Monday, March 08, 2021

Classic Reevaluated

 There was a time, back when I first got this Model 12-2, that I was skeptical of its utility as a carry piece due to my reluctance to fire +P ammo through early alloy-framed Smiths.

While it will probably hold up to an absolutely normal level of shooting, I'm scarred by having seen a couple early Airweight J-frames crack their frames, probably due to having the barrels torqued in too tightly. 

Most vividly was the little flat-latch Model 37, a very early gun in absolutely pristine condition, that an elderly gentleman brought in for a trigger job. He'd finally gotten a carry permit for the revolver that had sat unused on a shelf for decades, and decided it could use a better trigger pull. 

Gunsmith Bob did a great job on the trigger pull and took it out on the range to verify that it would reliably light off primers still by putting a couple of cylinders of ammunition through it. The test ammo was standard pressure .38 Special, probably American Eagle FMJ, and the frame cracked there at the barrel shank. 

Smith & Wesson replaced the gentleman's Model 37 with a brand new Airweight J-frame, a stainless 637, and the customer was overjoyed. I guess from a practical point of view it was an upgrade, and we all tried not to actually cry in front of him.

At any rate, these days I am less inclined to seek any sort of expansion out of loads from a .38 Special snub. The only way to get it reliably seems to be to use light bullets with the velocity boosted via +P chamber pressures. So you get more blast and recoil and then a bullet that, if it does expand, tends to underpenetrate. If it doesn't expand, it pokes a hole just like a wadcutter. 

The fact that most of the switched-on dudes I know who still utilize .38 snubs all carry standard pressure wadcutters in them is what I would call a clue. Plus, Federal's Gold Medal Match has quality control that's second to none and has sealed primers just like premium defensive ammo.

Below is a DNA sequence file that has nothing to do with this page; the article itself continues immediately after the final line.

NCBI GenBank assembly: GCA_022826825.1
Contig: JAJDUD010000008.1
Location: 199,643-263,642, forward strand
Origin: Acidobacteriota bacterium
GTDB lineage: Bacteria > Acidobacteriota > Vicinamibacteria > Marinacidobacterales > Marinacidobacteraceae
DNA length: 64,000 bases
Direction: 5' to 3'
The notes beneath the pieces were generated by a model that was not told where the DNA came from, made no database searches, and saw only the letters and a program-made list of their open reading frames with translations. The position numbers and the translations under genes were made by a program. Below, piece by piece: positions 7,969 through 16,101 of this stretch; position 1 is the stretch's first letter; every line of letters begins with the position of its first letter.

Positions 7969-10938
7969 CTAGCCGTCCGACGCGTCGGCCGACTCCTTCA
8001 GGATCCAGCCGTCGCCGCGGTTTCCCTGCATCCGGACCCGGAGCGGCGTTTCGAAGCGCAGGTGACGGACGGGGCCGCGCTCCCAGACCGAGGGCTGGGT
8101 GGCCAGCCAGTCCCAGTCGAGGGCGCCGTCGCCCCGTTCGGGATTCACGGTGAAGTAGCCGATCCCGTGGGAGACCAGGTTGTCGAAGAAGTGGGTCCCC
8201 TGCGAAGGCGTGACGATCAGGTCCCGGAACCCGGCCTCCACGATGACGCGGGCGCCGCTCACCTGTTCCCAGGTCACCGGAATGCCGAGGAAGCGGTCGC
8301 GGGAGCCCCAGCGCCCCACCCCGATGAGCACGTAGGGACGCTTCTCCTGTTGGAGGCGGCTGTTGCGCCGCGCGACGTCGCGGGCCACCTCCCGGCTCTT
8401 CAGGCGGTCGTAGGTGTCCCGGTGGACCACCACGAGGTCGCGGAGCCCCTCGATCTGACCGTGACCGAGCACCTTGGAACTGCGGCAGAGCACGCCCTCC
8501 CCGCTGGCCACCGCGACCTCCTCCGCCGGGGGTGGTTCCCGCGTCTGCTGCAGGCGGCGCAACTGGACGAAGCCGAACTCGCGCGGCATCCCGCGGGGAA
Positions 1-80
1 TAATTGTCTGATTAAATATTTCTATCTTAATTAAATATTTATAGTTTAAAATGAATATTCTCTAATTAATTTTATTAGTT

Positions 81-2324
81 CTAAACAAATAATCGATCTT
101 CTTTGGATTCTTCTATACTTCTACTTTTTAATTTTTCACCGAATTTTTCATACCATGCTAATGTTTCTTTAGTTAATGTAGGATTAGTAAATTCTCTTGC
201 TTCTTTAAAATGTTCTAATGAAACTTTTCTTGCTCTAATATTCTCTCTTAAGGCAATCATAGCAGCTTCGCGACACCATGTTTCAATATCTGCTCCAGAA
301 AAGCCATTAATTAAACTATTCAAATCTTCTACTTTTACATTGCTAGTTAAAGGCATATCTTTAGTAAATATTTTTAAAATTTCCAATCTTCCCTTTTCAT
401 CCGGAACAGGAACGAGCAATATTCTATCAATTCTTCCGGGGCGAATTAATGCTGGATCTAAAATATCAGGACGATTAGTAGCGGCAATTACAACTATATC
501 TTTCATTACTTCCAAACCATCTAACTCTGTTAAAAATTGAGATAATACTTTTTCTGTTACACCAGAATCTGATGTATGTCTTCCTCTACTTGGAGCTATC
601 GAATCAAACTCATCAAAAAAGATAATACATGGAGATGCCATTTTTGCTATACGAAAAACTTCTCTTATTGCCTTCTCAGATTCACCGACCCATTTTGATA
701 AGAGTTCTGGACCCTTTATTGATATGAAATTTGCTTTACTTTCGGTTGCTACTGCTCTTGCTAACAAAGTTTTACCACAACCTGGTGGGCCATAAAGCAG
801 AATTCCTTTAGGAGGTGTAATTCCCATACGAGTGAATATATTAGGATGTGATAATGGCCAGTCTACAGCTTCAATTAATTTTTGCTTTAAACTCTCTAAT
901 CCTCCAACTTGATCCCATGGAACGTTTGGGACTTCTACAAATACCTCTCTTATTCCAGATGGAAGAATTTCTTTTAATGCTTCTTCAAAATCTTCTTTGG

Knowing what I know now, I'd have no hesitation to throw a Tyler T-grip or a set of boot grips on this thing and carry it with a cylinder full of 148gr wadcutters.

We live and we learn.



Anonymous said...

Buffalo Bore 150-grain hard cast wadcutters with low-flash propellant.
Boat Guy

JM Gavin said...
This comment has been removed by the author.
Bob said...

Back in '93 when I had to shoot a robber who was attempting to wrest my 640-1 from me I fired a single 148-grain wadcutter into his abdomen at contact distance, which took all the fight out of him and destroyed his spleen, which had to be removed surgically before he wen to prison for a stretch. I was using wadcutters based on the advice I read in Mas Ayoob's In the Gravest Extreme.

Tam said...

Boat Guy,

Federal GMM

Frank F said...

Great post! This takes me back to the Eighties... Bodyguard/Author Leroy Thompson used to write in Combat Handguns magazine that his favorite load for his S&W Model 38 were 148 grain wadcutters, standard velocity.

Will said...

I talked to a S&W rep at SHOT back in the 00's, and he stated that (+P) was verboten in my 442-0. Something about it becoming an expensive paperweight if I was foolish, or desperate, enough to attempt to run a cylinder full of +P through it. The early versions had a weak alloy in the frame.
Couldn't stand to shoot 148gr wadcutters with the boot grips it came with. I cut down the rubber Italian grips to the bottom of the frame, which gives two fingers on the gun, and shoot 125grHP standard ammo. Shoots to point of aim at 40yds. I can shoot a box in one session with those overmolded grips.
Bought the gun due to an article by Ayoob.